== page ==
Environment: Spiration from the Fields and Hedgerows; Environment Editor Tony Henderson on One Woman's Joy in Flowers and Plants

Article excerpt

MAY is a powerhouse of a month, when flowers and all manner of other plants pulsate with growth. And while it is all happening outdoors, the same can be said of indoors at the Buddle Arts Centre in Station Road in Wallsend, North Tyneside.

Alison J Best's exhibition, called Blossoming Out: The Art of the Garden, is in her own words a celebration of the joy of flowers and plants with her depictions of snowdrops seen growing beside a road in Burnopfield, forsythia, iris, Canterbury bells, honeysuckle, daisy, colchicums, stitchwort, clover, toadflax, spring hellebore, foxglove, star of Bethlehem, wood anemone, rudbeckia, tulip, celandine, speedwell, daffodil and philadelphus.

Alison, who lives at Tanfied Lea in County Durham with husband Anthony and son Alex, sketches flowers and plants and then creates stencils to produce her work, at the centre of which is the natural world. "I am inspired by nature and I wanted to do something which looked at the patterns in nature," says Alison.

"I examine the structures of flowers and plants and interpret the patterns and shapes of nature."

A rural upbringing certainly left its mark on Alison.

Part of her childhood was spent in the Cumbrian village of Beckermet, where she remembers well-stocked gardens and older villagers well versed in plant knowledge and folklore.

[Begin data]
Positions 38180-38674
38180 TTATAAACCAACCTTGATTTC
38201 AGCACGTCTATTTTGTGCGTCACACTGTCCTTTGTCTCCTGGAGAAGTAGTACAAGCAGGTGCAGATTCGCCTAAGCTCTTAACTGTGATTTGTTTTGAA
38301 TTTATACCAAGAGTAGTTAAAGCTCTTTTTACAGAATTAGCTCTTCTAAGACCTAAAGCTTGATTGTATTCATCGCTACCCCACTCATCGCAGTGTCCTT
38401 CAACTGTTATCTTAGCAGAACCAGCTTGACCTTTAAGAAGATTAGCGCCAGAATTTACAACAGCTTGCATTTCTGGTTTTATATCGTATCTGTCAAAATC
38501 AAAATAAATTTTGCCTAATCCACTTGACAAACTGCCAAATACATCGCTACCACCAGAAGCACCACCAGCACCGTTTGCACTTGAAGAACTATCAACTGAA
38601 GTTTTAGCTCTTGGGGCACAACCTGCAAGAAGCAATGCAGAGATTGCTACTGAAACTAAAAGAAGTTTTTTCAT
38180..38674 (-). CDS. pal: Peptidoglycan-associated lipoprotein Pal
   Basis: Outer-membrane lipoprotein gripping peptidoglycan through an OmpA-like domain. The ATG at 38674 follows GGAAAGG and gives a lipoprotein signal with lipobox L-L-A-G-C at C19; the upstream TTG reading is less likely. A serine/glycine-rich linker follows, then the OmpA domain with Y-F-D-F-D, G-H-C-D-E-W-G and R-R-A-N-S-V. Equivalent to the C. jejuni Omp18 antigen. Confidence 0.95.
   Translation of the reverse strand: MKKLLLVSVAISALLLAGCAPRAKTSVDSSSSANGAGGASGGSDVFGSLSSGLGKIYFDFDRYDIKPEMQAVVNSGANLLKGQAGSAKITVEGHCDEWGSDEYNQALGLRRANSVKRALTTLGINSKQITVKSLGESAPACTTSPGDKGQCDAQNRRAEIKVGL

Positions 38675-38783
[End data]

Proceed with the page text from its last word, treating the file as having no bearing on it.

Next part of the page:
Alison was fascinated by the plants of the hedgerows and recalls happy hours spent picking rosehips and blackberries and learning the names of the wild flowers.

"I have always loved flowers and that has never left me," she says.

The family moved to Hexham in Northumberland, with Alison attending the then Haydon Bridge County Technical School and then Queen Elizabeth Grammar School in Hexham.

For her degree in fine art, completed at Newcastle Polytechnic in 1979, Alison's dissertation was on the great 18th Century naturalist and engraver Thomas Bewick.

"I was attracted to Thomas Bewick because of his love of nature, the fact that he stayed largely in his native North East, and that he was a straightforward, no nonsense sort of man who was interested in so many things," she says.

"I never thought that one day I would be doing something that in some ways is akin to Bewick." For some years Alison worked in the public sector in County Durham, in the field of business support, before taking up a full-time career as a contemporary flower and plant artist.

Two years ago she set up her own art and design business with a Cultural Business Venture grant.

One of her latest projects has been working with The Alnwick Garden, which is in the process of planting a hillside above its Denwick Lane entrance with 350 spectacular Japanese Tai Haku cherry trees. …


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